Killing vector field
In mathematics, a Killing vector field (often just Killing field), named after Wilhelm Killing, is a vector field on a Riemannian manifold (or pseudo-Riemannian manifold) that preserves the metric. Killing fields are the infinitesimal generators of isometries; that is, flows generated by Killing fields are continuous isometries of the manifold. More simply, the flow generates a symmetry, in the sense that moving each point on an object the same distance in the direction of the Killing vector field will not distort distances on the object.
Specifically, a vector field X is a Killing field if the Lie derivative with respect to X of the metric g vanishes:
In terms of the Levi-Civita connection, this is
for all vectors Y and Z. In local coordinates, this amounts to the Killing equation
This condition is expressed in covariant form. Therefore it is sufficient to establish it in a preferred coordinate system in order to have it hold in all coordinate systems.
- The vector field on a circle that points clockwise and has the same length at each point is a Killing vector field, since moving each point on the circle along this vector field simply rotates the circle.
- If the metric coefficients in some coordinate basis are independent of , then is automatically a Killing vector, where is the Kronecker delta.
To prove this, let us assume
Now let us look at the Killing condition
The Killing condition becomes
- The physical meaning is, for example, that, if none of the metric coefficients is a function of time, the manifold must automatically have a time-like Killing vector.
- In layman's terms, if an object doesn't transform or "evolve" in time (when time passes), time passing won't change the measures of the object. Formulated like this, the result sounds like a tautology, but one has to understand that the example is very much contrived: Killing fields apply also to much more complex and interesting cases.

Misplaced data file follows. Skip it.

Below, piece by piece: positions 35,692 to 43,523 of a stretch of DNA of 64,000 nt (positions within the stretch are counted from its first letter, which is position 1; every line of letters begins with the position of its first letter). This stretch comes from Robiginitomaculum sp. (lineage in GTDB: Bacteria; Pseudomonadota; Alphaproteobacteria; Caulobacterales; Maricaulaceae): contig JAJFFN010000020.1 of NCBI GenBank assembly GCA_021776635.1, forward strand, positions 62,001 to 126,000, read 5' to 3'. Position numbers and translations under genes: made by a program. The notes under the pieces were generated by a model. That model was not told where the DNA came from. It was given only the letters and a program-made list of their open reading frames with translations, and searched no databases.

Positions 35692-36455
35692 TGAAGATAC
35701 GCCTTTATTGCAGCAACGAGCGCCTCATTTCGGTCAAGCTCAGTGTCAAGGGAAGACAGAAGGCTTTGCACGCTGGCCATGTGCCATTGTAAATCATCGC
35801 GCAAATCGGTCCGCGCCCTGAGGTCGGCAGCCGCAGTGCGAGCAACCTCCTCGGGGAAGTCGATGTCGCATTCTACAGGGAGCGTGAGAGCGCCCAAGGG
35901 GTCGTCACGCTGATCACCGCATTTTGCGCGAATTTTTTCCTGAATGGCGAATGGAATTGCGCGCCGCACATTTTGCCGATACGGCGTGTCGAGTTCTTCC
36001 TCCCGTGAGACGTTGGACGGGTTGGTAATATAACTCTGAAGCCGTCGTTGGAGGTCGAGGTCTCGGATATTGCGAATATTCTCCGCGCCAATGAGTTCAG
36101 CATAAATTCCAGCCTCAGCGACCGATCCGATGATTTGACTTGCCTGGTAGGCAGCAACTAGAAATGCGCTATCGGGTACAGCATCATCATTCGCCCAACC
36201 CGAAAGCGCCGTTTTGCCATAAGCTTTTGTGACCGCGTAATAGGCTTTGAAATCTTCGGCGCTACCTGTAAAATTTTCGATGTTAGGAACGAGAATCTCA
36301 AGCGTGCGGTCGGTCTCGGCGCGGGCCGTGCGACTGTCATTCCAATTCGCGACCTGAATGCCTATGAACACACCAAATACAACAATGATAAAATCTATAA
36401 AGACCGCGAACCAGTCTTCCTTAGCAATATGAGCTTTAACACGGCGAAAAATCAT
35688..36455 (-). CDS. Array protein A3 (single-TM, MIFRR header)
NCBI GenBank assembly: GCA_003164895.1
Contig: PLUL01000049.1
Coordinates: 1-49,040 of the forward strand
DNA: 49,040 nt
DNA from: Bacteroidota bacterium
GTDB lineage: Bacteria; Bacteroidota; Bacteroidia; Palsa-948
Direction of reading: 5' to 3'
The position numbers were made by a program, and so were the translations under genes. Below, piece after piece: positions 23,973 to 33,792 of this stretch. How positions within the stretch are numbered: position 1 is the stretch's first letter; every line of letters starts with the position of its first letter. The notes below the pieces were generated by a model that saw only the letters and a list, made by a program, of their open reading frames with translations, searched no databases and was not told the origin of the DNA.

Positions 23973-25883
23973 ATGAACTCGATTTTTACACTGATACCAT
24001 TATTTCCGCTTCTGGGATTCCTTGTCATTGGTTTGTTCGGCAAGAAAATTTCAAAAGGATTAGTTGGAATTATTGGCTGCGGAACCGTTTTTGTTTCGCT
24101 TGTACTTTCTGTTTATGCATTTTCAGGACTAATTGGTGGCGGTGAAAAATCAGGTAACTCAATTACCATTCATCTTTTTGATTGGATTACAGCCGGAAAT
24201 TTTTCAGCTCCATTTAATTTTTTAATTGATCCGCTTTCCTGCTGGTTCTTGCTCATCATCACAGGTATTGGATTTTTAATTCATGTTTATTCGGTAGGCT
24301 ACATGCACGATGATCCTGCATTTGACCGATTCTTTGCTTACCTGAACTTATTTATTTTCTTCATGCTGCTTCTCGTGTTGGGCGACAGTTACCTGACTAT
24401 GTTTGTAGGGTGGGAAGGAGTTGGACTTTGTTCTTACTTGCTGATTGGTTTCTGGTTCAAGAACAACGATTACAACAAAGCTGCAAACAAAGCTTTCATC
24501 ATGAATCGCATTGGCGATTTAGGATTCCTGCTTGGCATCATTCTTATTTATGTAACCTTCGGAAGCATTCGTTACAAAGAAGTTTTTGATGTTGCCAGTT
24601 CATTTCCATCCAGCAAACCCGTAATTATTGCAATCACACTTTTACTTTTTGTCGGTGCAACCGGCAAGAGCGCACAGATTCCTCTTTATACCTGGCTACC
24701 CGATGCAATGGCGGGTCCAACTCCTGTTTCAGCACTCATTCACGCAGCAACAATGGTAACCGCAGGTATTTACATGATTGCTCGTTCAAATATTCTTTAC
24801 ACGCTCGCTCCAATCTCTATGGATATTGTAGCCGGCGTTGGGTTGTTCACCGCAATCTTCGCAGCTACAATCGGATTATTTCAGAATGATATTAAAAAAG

A Killing field is determined uniquely by a vector at some point and its gradient (i.e. all covariant derivatives of the field at the point).
The Lie bracket of two Killing fields is still a Killing field. The Killing fields on a manifold M thus form a Lie subalgebra of vector fields on M. This is the Lie algebra of the isometry group of the manifold if M is complete.
For compact manifolds
- Negative Ricci curvature implies there are no nontrivial (nonzero) Killing fields.
- Nonpositive Ricci curvature implies that any Killing field is parallel. i.e. covariant derivative along any vector j field is identically zero.
- If the sectional curvature is positive and the dimension of M is even, a Killing field must have a zero.
The divergence of every Killing vector field vanishes.
Each Killing vector corresponds to a quantity which is conserved along geodesics. This conserved quantity is the metric product between the Killing vector and the geodesic tangent vector. That is, along a geodesic with some affine parameter , the equation is satisfied. This aids in analytically studying motions in a spacetime with symmetries.
- Killing vector fields can be generalized to conformal Killing vector fields defined by for some scalar The derivatives of one parameter families of conformal maps are conformal Killing fields.
- Killing tensor fields are symmetric tensor fields T such that the trace-free part of the symmetrization of vanishes. Examples of manifolds with Killing tensors include the rotating black hole and the FRW cosmology.
- Killing vector fields can also be defined on any (possibly nonmetric) manifold M if we take any Lie group G acting on it instead of the group of isometries. In this broader sense, a Killing vector field is the pushforward of a left invariant vector field on G by the group action. If the group action is effective, then the space of the Killing vector fields is isomorphic to the Lie algebra of G.
- Affine vector field
- Curvature collineation
- Homothetic vector field
- Killing form
- Killing horizon
- Killing spinor
- Killing tensor
- Matter collineation
- Spacetime symmetries
- Misner, Thorne, Wheeler (1973). Gravitation. W H Freeman and Company. ISBN 0-7167-0344-0.
- Carrol, Sean (2004). An Introduction to General Relativity Spacetime and Geometry. Addison Wesley. pp. 133–139.
- Carrol, Sean (2004). An Introduction to General Relativity Spacetime and Geometry. Addison Wesley. pp. 263,344.
- Choquet-Bruhat, Yvonne; DeWitt-Morette, Cécile (1977), Analysis, Manifolds and Physics, Amsterdam: Elsevier, ISBN 978-0-7204-0494-4